Alaskan Pipeline Shut Down After Oil Spill

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Thousands of barrels of crude oil have spilled from the Trans-Alaska Pipeline, which is partially owned by British Petroleum.

The oil overflowed in a containment area on Tuesday, shutting down the 800-mile line until the hazard is removed.

The spill happened during a scheduled pipeline shutdown at a pump station about 100 miles south of Fairbanks.

Some workers were evacuated but there were no reports of injuries.

The pipeline has relief valves that open to keep pressure from building up too high inside. They opened, and oil flowed into a moderately filled tank that is designed to hold 55,000 barrels, or about 2.3 million gallons. But a control circuit in the battery did not close the relief valve.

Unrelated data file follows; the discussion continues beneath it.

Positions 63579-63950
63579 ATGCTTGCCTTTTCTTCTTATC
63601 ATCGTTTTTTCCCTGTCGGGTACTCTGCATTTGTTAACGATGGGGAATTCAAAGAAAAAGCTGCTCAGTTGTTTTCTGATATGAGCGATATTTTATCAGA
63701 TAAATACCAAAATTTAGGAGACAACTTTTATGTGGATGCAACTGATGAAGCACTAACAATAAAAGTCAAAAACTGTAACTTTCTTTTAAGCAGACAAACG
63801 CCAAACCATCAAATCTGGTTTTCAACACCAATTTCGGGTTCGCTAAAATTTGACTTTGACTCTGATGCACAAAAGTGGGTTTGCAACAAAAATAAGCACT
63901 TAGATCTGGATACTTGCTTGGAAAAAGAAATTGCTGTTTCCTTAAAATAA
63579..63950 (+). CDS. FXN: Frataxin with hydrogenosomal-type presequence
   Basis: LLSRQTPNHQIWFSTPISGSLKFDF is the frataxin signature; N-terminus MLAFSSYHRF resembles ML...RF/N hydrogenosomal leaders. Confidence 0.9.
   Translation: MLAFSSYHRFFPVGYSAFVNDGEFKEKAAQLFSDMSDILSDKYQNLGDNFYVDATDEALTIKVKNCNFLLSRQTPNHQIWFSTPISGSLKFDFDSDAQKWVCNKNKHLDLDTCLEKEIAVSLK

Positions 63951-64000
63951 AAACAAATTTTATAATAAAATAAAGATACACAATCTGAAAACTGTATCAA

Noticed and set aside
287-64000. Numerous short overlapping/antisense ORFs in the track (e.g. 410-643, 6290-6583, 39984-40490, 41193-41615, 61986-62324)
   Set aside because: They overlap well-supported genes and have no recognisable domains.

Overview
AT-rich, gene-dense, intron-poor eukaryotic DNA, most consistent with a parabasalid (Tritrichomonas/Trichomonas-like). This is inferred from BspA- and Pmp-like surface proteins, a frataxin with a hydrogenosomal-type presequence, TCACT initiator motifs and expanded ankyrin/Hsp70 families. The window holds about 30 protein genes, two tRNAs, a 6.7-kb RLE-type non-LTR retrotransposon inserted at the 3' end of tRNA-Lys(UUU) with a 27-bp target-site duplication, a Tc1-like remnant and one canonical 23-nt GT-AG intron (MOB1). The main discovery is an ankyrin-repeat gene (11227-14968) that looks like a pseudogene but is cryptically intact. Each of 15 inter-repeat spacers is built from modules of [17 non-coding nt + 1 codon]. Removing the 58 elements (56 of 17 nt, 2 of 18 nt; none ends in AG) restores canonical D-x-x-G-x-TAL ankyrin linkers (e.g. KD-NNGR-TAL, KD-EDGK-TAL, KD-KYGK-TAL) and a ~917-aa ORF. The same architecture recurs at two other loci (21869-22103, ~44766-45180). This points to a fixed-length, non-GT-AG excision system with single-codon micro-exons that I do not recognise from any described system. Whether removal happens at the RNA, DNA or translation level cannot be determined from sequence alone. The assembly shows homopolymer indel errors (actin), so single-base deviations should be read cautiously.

Oil companies operating in the region have been ordered to reduce production until pipeline operations resume.

"We're going to take as long as we need to make sure the site is safe before we start back up," Alyeska Pipeline Service Co. spokeswoman Michele Egan told Reuters.

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